By age 35, Rob Piñón had left his roots in Yakima far behind to work in Hawaii, hike in the Andes, work on a Caribbean cruise line, and study in Chile and Russia. But he felt that something was missing from his life.
As it turned out, the answers lay in two places: dentistry and Yakima.
Piñón, now 40 and a second-year UW School of Dentistry student, has been named the recipient of the first Pacific Continental Bank Partner in Diversity scholarship at the school. The one-year award is given to a student who will seek to address oral health disparities.
That’s Piñón’s aim, and it will take him back to his roots in Eastern Washington after he earns his DDS.
“The plan right now is go back to back to the Yakima area and practice,” he says. “The biggest thing is incorporating community service and reaching out to the people who can’t afford dentistry. I think general practice is the way to go — maybe develop a clinic.”
Headquartered in Eugene, Ore., with branches in Washington state, Pacific Continental Bank is heavily community-oriented and has been actively involved with the UW Dental Alumni Association for years, helping sponsor the alumni golf tournament and vendor show.
Dr. Sidney Gallegos, a longtime bank client and Partner in Diversity committee member, launched interest in creating the scholarship through discussions with Private Banking Manager Rich Martinez. Joining in the discussions later on were Basant Singh, president and director of the bank’s Greater Seattle Market; bank vice president Leigh Sinni; and Dr. Jim Steiner, then School of Dentistry associate dean for student services and admissions.
They worked out an award whose goal was to address the disparity in health care representation by providing funding assistance to minority students entering the oral health care profession. The scholarship also recognizes the importance of fostering a passion for community service early in a student’s academic life.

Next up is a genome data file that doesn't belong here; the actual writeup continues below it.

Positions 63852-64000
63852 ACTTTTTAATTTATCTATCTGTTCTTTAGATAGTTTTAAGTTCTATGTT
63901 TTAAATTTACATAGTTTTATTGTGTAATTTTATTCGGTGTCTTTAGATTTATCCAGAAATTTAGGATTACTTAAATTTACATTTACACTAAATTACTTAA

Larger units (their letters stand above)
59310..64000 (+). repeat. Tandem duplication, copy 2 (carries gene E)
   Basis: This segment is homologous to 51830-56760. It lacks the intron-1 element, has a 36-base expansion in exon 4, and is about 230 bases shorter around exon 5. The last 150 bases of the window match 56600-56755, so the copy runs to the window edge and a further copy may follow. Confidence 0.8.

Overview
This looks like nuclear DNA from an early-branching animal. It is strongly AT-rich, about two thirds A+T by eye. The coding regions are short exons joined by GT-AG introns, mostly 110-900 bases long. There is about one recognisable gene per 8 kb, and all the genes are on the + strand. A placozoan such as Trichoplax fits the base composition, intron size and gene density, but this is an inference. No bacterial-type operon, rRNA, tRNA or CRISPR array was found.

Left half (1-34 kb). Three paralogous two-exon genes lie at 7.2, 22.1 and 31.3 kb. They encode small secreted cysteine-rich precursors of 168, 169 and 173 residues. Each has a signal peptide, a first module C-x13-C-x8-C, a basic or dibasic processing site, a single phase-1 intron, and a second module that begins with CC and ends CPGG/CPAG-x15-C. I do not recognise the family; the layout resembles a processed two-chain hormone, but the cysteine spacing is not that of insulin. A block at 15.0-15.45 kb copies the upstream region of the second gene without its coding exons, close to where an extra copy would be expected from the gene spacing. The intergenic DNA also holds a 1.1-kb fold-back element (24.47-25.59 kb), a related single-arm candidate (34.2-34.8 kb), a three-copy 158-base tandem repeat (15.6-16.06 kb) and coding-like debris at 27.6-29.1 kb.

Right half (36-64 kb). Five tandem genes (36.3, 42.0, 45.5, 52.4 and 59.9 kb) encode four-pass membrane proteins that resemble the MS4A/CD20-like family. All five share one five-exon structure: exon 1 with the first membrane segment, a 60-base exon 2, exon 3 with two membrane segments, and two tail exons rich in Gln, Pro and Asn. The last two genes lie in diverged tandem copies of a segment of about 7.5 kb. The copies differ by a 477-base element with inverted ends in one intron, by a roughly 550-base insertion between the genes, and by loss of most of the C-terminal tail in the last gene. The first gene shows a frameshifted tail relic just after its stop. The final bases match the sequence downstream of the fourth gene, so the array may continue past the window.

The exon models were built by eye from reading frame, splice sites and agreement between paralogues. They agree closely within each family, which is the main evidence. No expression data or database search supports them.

Scholarship recipients volunteer with or educate minority groups about the importance of proper oral health care. This can include educating school-age children about proper oral healthcare; volunteering services in a community healthcare organization; or providing assistance to nonprofit organizations that offer dental health care services to those in need.
The commitment to the nonprofit sector was especially important for Pacific Continental Bank, which focuses on banking nonprofit organizations and encourages employees to volunteer their time with local organizations. The SOD scholarship represents a five-year commitment.
The focus on service is familiar territory for Piñón, who was born in Provo, Utah. The family moved to Yakima when he was 2. But he returned to Utah to attend Brigham Young University, as had his father, and served as a Mormon missionary in South America from 1987 to 1989.
After studying international marketing and Spanish translation in college, he worked in Hawaii and Arizona in insurance and telecommunications, but his work ultimately left him unsatisfied. Looking for a new career, he found himself drawn to dentistry.
“Dentists seemed to be the happiest, the most fulfilled,” he says. “They had time to devote to their families and community service, and that was important to me.”
After joining the UW School of Dentistry’s pre-dental club and obtaining a biology degree at Central Washington University, he entered the school . Busy from the start, he did summer research and also helped out on a campaign for fluoridation in northwest Washington. He also has helped mentor high school students in Dental Camp each year at the school, and has worked with the Washington Dental Service Foundation’s Smilemobile outreach.
A return toYakima will be a happy homecoming for Piñón, whose parents still live there, as does one brother (he has four more, plus a sister). That, he says, was a big factor in his desire to practice there. And staying in Washington, he’ll also still be able to pursue his love of mountain hiking, along with his interests in tennis and mountain biking.